Vines and Other Climbing Plants


Grape Vines - Vitis Vinifora.

Growing grapes in the UK is not a new idea and there is more and more interest in growing them, largely due to global warming and our warmer winters, but of course it must not be forgotten that the Romans were probably the first with their large vineyards. Undoubtedly Britain’s climate was milder then, but even so people have grown grape vines in greenhouses for a long time now. However, some commercial growers feel that crops can again be grown successfully outdoors in the South of England and numerous vineyards have been planted, indeed there is one in the Midlands near to where I live in the county of Staffordshire.

Vineyards traditionally propagate cuttings in late winter and one mature vine can yield many cuttings enabling vineyards to build up huge numbers of vines to fill their fields. Well-planted vines can stay productive for up to 40 years, but do need a lot of care and they will not crop quickly after planting, as it can be 3 years or more before you will be rewarded with your first proper harvest.

There are many varieties sold in garden centres some of which are more suited for outdoors and some for greenhouse cultivation. One of the most popular indoor grape varieties is Black Hamburgh. Grapes grown indoors, are generally sweeter and therefore better for eating, than outdoors grown crops in the UK that are more usually used for wine making.

Even if your garden is such that it can grow, but not successfully ripen grapes, the vines are still useful plants to grow as vine leaves can themselves be treated as a vegetable worth cropping. Since time immemorial vine leaves have been used in the preparation and serving of food, sometimes used as edible "plates" on which the food was served and in the Middle east as an edible food wrap, with dishes called “Dolma,” created by wrapping Vine Leaves round a rice herb and meat mixture. The leaves are also commonly used in many Greek restaurants in the UK where Cabbage leaves sometimes have to be substituted, as fresh vine leaves are not always available.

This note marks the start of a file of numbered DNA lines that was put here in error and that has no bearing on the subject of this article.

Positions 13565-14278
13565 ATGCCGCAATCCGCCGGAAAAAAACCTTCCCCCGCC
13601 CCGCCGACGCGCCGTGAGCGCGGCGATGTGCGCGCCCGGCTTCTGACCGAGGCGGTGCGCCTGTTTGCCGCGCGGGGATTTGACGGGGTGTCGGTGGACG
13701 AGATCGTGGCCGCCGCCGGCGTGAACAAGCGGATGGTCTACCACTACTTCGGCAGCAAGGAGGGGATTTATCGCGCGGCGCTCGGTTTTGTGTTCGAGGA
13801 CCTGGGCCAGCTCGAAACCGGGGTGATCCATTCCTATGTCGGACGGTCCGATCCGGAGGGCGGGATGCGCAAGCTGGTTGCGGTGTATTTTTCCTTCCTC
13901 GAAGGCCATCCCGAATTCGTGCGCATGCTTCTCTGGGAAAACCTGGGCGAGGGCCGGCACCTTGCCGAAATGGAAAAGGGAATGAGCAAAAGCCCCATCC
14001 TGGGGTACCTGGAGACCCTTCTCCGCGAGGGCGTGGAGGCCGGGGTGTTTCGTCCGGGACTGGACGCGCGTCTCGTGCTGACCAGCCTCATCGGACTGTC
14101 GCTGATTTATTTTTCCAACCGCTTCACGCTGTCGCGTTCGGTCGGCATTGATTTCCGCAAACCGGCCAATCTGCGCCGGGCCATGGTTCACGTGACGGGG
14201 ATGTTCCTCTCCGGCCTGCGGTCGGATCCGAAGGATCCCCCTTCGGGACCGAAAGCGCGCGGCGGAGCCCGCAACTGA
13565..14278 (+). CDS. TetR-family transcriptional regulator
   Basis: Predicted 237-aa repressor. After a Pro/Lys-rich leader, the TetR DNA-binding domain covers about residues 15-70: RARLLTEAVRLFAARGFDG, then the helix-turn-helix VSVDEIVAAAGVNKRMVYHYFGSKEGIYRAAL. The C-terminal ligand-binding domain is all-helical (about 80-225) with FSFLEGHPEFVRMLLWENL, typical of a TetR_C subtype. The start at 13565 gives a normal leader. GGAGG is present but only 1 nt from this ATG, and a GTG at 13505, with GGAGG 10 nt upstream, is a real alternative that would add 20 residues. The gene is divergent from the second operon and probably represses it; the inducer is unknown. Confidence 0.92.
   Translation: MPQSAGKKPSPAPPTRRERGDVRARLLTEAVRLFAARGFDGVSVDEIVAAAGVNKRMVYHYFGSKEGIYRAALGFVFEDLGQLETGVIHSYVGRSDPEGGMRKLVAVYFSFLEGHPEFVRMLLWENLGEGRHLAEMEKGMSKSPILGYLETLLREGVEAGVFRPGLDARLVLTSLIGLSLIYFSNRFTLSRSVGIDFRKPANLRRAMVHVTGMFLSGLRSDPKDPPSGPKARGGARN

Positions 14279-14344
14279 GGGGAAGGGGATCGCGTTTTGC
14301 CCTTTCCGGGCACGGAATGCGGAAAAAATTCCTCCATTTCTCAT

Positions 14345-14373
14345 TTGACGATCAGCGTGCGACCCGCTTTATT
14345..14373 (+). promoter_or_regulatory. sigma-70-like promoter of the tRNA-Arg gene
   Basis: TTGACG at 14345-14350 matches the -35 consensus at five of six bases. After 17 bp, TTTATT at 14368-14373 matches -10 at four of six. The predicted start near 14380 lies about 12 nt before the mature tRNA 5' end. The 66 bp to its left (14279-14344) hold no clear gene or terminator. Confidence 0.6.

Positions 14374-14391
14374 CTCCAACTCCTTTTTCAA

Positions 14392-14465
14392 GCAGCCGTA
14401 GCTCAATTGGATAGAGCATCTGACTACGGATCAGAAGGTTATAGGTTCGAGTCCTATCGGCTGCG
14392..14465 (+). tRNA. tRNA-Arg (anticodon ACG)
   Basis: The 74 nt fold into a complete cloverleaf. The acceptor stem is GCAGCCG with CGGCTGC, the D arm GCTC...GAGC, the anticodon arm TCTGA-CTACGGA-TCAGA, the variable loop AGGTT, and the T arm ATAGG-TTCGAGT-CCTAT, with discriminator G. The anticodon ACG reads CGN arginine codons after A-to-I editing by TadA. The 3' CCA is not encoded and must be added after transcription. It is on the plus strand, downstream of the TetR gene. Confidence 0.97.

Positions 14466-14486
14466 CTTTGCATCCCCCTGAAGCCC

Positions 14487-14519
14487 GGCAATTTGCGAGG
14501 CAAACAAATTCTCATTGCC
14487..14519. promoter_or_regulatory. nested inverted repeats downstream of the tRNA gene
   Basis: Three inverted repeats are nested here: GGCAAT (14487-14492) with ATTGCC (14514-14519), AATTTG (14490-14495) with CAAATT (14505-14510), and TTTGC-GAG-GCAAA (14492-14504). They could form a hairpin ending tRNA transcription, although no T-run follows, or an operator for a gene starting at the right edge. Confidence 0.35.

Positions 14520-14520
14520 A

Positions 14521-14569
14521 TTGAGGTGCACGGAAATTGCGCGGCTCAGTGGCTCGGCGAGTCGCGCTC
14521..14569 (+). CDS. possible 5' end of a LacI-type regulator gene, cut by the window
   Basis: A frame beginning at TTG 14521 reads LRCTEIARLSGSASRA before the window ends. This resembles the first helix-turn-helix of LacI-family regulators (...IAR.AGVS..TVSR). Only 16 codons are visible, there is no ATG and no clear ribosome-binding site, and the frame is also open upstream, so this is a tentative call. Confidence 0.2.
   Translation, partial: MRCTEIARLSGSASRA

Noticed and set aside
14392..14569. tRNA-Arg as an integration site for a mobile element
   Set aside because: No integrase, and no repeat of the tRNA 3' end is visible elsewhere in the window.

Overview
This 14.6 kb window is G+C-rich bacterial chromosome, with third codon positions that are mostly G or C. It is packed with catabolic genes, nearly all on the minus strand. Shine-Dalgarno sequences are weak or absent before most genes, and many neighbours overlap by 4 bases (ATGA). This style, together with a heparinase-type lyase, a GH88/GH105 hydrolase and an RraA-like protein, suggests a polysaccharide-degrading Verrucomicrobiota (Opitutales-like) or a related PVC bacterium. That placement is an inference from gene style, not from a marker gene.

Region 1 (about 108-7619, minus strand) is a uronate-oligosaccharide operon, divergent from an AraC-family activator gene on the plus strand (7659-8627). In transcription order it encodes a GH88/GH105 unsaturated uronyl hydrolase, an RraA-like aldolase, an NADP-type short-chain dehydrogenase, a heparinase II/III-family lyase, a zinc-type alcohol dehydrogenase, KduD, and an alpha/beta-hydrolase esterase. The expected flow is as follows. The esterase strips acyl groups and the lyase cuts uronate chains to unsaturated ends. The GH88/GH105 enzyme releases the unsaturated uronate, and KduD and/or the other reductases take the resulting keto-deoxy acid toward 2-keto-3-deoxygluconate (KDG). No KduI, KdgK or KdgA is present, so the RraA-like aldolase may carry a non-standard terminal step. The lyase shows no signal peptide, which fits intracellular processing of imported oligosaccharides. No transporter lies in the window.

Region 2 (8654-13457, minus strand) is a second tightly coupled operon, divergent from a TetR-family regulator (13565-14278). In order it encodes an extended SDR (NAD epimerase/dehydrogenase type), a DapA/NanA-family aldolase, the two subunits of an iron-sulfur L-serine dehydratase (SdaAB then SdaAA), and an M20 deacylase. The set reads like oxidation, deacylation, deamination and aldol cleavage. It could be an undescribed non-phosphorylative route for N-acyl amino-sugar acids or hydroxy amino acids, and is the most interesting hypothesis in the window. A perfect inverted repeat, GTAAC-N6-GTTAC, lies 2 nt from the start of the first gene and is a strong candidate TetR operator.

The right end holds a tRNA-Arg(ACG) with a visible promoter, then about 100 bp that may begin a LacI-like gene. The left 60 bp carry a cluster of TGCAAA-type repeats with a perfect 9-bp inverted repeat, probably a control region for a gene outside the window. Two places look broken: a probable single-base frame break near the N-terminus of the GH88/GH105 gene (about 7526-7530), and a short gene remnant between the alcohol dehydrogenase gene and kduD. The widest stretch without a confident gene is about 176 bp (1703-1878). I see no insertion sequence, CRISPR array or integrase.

To cook a "Dolma" prepare the meat/rice mixture and then tightly wrap it in a clean vine leaf. Place in water and simmer for an hour before serving either hot or cold.

Interest in the leaves of Grape Vines is such that several members of the Grape vine family have been bred specifically for their ornamental and often colourful leaves. At plant retail centres they will be seen on sale under the name of “Vitis,” along with other climbing plants. (Link)

Click Here For Information